A sobering new study out of the University of California, San Francisco shows that one of the more troubling COVID-19 variants is now blowing up in California and raising questions about how mutations will affect the efficacy of vaccines.
The study found that cases of the COVID-19 variant first discovered in Denmark have spiked significantly over the past few weeks.
That is a big concern for San Francisco's COVID-19 Latino Task Force, which continues to see a disproportionate number of new cases among the Latino population.
“We are the majority of the workforce that's helping keep not just the city running but this country running," Jon Jacobo with the task force said. "And that is why we see these disproportionate levels of infection."
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The task force partnered with UCSF researchers to conduct the month-long study.
It shows that the new variant is not as transmissible as the variants first found in the United Kingdom, South Africa or Brazil, but also found that the new variant is spreading fast and that the current vaccines might not be as effective against it.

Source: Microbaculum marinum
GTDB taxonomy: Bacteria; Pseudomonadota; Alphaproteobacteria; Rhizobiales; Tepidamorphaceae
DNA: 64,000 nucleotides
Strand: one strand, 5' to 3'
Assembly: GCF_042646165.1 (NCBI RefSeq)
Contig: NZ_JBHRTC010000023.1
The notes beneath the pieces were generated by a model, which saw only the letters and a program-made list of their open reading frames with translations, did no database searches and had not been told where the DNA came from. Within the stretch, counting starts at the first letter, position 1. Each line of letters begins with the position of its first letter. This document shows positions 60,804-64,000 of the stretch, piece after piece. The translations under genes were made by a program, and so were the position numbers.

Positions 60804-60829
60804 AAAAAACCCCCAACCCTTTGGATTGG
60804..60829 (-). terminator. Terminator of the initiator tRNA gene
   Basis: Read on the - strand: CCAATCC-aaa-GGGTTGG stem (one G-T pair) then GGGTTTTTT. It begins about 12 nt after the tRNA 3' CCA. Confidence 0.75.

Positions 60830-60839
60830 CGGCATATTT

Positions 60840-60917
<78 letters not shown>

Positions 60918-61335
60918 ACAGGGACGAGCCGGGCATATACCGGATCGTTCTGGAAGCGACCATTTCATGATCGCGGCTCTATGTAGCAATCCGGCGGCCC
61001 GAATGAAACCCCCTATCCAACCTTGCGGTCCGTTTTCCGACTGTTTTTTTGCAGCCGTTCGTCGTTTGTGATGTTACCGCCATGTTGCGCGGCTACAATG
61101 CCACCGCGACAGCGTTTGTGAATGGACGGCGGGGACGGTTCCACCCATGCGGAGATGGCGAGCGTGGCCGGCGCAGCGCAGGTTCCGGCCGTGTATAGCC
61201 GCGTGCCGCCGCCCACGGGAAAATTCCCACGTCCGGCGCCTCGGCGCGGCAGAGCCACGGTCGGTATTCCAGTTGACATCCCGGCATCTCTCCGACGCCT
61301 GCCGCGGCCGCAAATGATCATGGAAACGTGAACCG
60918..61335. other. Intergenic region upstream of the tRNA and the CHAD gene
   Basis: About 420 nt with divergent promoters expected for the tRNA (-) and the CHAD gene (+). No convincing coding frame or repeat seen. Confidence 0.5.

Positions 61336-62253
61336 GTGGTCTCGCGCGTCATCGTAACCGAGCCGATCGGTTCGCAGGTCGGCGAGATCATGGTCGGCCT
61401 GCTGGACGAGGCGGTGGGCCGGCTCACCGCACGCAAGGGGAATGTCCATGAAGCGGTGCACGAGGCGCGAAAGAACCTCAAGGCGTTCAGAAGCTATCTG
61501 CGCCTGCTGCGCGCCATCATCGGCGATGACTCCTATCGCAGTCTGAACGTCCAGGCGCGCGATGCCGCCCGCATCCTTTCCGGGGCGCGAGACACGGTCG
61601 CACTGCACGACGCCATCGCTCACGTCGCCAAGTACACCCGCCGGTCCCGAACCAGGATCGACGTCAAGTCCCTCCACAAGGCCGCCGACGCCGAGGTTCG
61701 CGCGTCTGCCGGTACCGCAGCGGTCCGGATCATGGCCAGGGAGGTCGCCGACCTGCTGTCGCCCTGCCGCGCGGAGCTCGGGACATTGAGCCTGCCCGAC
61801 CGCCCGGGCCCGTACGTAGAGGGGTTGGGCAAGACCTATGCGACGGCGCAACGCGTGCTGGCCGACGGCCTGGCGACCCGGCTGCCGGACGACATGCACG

"It just means that we can't let our guard down too much," UCSF infectious disease specialist Dr. Peter Chin-Hong said.
Chin-Hong said while the new variant is a concern, its progression is not surprising.
"It's something to pay attention to," he said. "Make sure we practice all the interventions that we know about, exclamation point, but not to let our guard down, but not to get panicked about it either."
He said there isn't enough information right now to determine how the vaccines will handle the variant, but he still believes they will have some ability to fight it.
"We’re not out of this," Jacobo said. "The threat of a more infectious or deadly mutation is always lingering. I think that we have to stick to the basics, which is masking, social distancing."